And by the way, I loved the Doc Berry cartoon by Denny and Cher LeSage showing the CH 101 exam results - this is exactly spot on! The embarrassment of how far down the list you were for all to see. But it certainly motivated me to do better!

Ray Berg
Class of '70


My freshman year here was ’95-96 and that winter didn’t necessarily have a memorable storm, but I believe it is the second most snow recorded after ‘78-79. For some reason I remember having measurable snow around September 23rd or so that year and we had permanent snow for the season at that point. By Halloween we had very established banks and I remember getting about a foot of snow on May 5th that year. Graduation was still in later May back then under quarters, so at least we avoided reinforcing Tech’s reputation to many visitors that year. Also that winter I remember Winter Carnival events from the weekend before the All-Nighter getting postponed by ~60-below wind chills.

Ryan Towles


During my years at tech there was always a major snow storm over thanksgiving weekend. I went home freshman year 1957, learned my lesson and never went home over thanksgiving again. Watched every year after that, until graduation as the monday after thanksgiving dawned with students arriving back on campus during a blizzard. It appears the tradition went on re: 66 storm.

Kent Werger

I drove the OTHER way that day, from my parents' home in Ontonagon to Lansing. I had three coeds, daughters of a family friend with me, and they had NO warm jackets, boots, etc. I was terrified that we would get stuck and they would freeze to death. I had all my winter gear, but they had none.

I went down M117 to US-2, hoping to find an open motel, to no avail. I swerved around a stuck semi when nearly to St. Ignace, missing it by inches. It took us 13 hours to reach The Bridge, but it took only four more to get to East Lansing.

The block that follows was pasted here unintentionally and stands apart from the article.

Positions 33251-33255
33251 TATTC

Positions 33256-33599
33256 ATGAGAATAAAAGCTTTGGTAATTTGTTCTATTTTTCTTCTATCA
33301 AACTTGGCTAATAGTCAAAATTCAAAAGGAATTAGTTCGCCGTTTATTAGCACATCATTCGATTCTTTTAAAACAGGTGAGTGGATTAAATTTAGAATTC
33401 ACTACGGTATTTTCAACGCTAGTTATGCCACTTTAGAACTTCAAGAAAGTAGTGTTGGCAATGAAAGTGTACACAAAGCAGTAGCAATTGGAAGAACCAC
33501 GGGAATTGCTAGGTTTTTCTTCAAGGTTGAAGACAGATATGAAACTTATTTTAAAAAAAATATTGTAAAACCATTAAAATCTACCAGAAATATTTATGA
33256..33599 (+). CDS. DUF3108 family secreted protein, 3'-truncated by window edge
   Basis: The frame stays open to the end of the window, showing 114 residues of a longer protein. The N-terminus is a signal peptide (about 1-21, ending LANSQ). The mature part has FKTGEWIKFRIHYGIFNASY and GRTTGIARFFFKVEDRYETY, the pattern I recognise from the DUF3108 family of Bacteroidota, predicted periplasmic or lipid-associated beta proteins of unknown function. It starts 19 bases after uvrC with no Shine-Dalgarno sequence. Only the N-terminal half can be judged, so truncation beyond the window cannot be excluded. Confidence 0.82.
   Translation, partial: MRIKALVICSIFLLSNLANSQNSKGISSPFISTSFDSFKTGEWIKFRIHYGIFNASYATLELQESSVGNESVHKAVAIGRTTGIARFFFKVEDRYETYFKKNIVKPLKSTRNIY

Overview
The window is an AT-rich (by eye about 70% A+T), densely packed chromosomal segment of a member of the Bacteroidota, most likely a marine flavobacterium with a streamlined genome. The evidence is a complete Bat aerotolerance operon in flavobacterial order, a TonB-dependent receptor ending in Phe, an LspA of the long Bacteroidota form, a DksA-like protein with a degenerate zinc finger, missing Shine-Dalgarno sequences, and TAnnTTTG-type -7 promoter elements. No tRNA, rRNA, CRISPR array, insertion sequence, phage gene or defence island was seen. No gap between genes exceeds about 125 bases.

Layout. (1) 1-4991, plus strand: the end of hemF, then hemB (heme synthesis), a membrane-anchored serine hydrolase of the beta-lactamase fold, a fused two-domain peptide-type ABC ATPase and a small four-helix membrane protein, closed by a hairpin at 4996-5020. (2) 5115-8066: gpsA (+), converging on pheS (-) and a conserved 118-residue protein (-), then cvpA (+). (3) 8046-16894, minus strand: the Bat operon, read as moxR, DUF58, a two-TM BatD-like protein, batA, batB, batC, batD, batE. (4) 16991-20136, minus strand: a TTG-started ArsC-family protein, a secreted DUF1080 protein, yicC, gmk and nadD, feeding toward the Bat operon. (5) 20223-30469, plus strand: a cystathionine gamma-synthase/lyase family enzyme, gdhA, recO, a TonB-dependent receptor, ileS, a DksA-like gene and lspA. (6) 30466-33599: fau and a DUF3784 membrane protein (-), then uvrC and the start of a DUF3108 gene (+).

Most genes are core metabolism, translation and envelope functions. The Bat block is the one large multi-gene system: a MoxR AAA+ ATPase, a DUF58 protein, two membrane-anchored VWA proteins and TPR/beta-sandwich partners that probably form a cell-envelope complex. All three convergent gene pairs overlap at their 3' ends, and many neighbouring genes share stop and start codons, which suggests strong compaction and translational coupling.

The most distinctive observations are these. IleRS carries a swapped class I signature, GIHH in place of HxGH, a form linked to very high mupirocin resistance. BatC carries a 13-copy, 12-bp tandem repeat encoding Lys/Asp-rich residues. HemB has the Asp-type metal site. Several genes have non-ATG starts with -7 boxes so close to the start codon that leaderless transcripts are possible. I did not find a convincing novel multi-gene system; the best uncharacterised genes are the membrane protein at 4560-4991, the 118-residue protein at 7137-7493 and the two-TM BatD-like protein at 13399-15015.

I've been a teetotaler so far as Thanksgiving travel to the U.P. is concerned ever since.

Joe Guzek


Dennis: One of my memories of da Tech is driving home to Saginaw with my friend from high school, Roger Wight in 1960. Roger was driving his car in the Seney stretch when we were suddenly passed by a tandem truck driving much too fast for the conditions. The truck passing us made visibility impossible...the road curved....we went straight and drove off the highway deeply buried in snow and wedged between two trees. The truck never stopped to help. We could not open the doors of our cars and wondered to each other...what now? will we ever get out of here. A few minutes later, a bunch of guys knocked on our window...."Are you from Northern or are you from Tech? We replied, "We're from Tech!!!"...."Great...was their reply.....hang on...we'll get a chain on your axle and will pull and push you out of here." A half hour later we were back on the highway thankful for our first Christmas present...a bunch of Tech students who saw our taillights disappear and took the time to help us out of a real jam!

Jack Simon '63

Da Tech Is . . . and Other Cartoons

Da Tech Is . . .
The cartoon "Da Tech is..." was after my time at Tech (65-70) but we did have Charles U. Farley written and drawn by Chuck Lovell. Maybe you could print a few of those also?

Joe Masterson

Joe: I need to get to the Archives to do some digging around the Lode files. I plan on finding "Third Stool from the Left," too, if any of you alums recall that one.

Thanks again to alumnus Bill Walters, who sent these along, and Denny and Cher LeSage, who drew them.

More Alumni Encounters

Dennis –
Another great newsletter – wish I could get to reading them in a more timely manner…